API Gateways and Service Mesh
If you are very familiar with the Microservices Architecture space, you would have heard about
Service Mesh and
API Gateways. These two words have caused a lot of confusion and left unanswered questions in the mind of readers.
- Can I run a service mesh and API gateway together?
- Do service mesh and API gateways perform the same tasks?
- When can I use a Service Mesh or API Gateway
- How do Service Mesh and API Gateways overlap?
In this article, you will learn what a Service Mesh and API Gateway is, When to use them and how they overlap
What is Service Mesh
A service mesh is a technology that is used for controlling and managing service-service communication in a cloud-native and distributed environment. They are usually tasked with handling the networking logic needed for microservices to communicate securely in a Kubernetes Cluster.
A Service Mesh is made up of two components
- The Control Plane: The Control plane is referred to as the brain of the Service mesh, it interacts with the proxies to ensure service discovery and observability
- The Date Plane: They are made up of proxies that sit next to containers in a pod handling traffic between services
Service Mesh Features
Some features offered by Service Mesh includes Observability, security, Networking, traffic management
Metrics and Observability: Service Mesh supports distributed request tracing. This allows users to monitor the request, failure rates, request, and response latencies. It also provides observability of service behavior, giving the service operators the power to troubleshoot their applications. When your applications are deployed via a service mesh, you automatically collect service and request metrics which provides more information about the currently running application
Security: Service Mesh ensures the communication between services in the cluster is secure. It allows a mutual TLS to be established between services. This ensures data is exchanged over a secure channel
Traffic Management: Service Mesh allows you to shadow or mirror traffic to a particular environment. This can be useful for testing or canary releases and rollouts
There are several options for service mesh in the market today, some of them includes:
What is API Gateway
An API gateway is a vital component in any microservice architecture. It serves as an entry point into your cluster. It's usually tasked with receiving requests from clients and forwarding them to the respective microservice in the cluster. You can also add authentication and monitoring to the API gateway, which gives more insight into the requests and responses flowing from and to your applications.
API Gateway Features
There are several benefits of using an API Gateway
- Abstraction: API gateways help you create an abstraction layer over your microservices. Instead of having to route traffic to each service directly from the client, all the traffic can now go through a single interface, creating a uniform experience for the clients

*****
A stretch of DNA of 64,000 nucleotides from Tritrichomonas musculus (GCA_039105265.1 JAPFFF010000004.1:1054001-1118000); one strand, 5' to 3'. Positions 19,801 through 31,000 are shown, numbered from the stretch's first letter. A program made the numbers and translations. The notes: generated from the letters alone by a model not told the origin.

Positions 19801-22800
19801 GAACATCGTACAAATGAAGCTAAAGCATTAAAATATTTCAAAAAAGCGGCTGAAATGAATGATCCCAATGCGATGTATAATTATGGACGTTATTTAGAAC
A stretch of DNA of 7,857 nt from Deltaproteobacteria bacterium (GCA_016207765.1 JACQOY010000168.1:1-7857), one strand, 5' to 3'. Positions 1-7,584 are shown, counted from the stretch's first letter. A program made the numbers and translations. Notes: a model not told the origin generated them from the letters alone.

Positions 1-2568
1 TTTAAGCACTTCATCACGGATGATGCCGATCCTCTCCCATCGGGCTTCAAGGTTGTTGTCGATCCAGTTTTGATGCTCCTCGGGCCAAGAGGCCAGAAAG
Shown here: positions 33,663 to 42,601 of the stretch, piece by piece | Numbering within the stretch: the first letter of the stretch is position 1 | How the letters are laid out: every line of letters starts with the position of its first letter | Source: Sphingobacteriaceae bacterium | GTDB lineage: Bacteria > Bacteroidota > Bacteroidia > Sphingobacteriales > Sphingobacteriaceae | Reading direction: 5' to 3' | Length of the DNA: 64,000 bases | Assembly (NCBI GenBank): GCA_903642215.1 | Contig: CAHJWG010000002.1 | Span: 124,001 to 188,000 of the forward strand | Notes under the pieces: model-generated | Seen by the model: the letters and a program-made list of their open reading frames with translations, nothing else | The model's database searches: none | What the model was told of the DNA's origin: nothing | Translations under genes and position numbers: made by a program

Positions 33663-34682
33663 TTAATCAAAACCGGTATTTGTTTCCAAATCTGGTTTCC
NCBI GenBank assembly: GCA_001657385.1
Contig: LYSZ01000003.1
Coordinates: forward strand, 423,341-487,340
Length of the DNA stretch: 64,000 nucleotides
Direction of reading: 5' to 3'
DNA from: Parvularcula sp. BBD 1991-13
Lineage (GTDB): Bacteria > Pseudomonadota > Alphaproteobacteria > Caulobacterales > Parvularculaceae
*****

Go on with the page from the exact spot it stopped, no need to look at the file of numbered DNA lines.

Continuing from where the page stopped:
- Monitoring: With API gateways, you can also monitor requests and responses from clients. These data can be useful for the operations or support team.
- Traffic control: API Gateways also allows you to control the traffic flowing from and to your cluster. This can prevent your services from being overwhelmed with lots of requests
There are popular examples of API Gateway
When to Use a Service Mesh
- When you need to ensure a secure service-service communication within a Kubernetes cluster with monitoring and observability, you can consider using a Service Mesh
- It is best to also adopt a Service mesh when you are building applications using a Micro-service architecture that is designed to run in a Kubernetes cluster
- When you need to capture the request and responses in the form of metrics and distributed tracing within a Kubernetes cluster, service mesh can be a good option
When to Use API Gateways
- When you need a single point of entry into your cluster as opposed to having multiple entries. This can unify the experience of the client and reduce attacks from hackers
- When you want to be able to provide API lifecycle management for developers
- When you need to monitor the requests and responses flowing from and into your cluster
How Service Mesh and API Gateways Overlap
There are several areas where Service Mesh and API Gateways Overlap
- Telemetry collection: API gateways and Service Mesh allows the collection of data in the form of metrics between services.
- Load balancing: You can add a load balancer to API gateways to balance the load from the client. Most Service Mesh automatically provides load balancing for HTTP, gRPC, WebSocket, and TCP traffic
- Traffic shadowing: Both API gateways and Service Mesh supports traffic mirroring, i.e. They allow you to direct traffic to a specific destination based on certain requirements. They can be useful for testing and Canary releases
- Rate limiting: It's also possible to limit requests between services to reduce your applications from being overwhelmed with API or service calls.
- Authentication: Service Mesh provides authentication by ensuring a mutual TLS is established between services. API gateways also allow you to perform authentication to ensure the request is coming from the right source
Service Mesh and API gateways are vital components of a Microservice Architecture. They are built to achieve distinct as well as similar functionalities. As seen above, there are several areas where service mesh and API gateways overlap. While both of them have their benefits, understanding when to use them is very important.
In this article, you have learned what a Service Mesh and API gateway are, When to use them, and how they overlap. You can learn more about API gateways and Service Mesh here
Originally published on Syntropy blog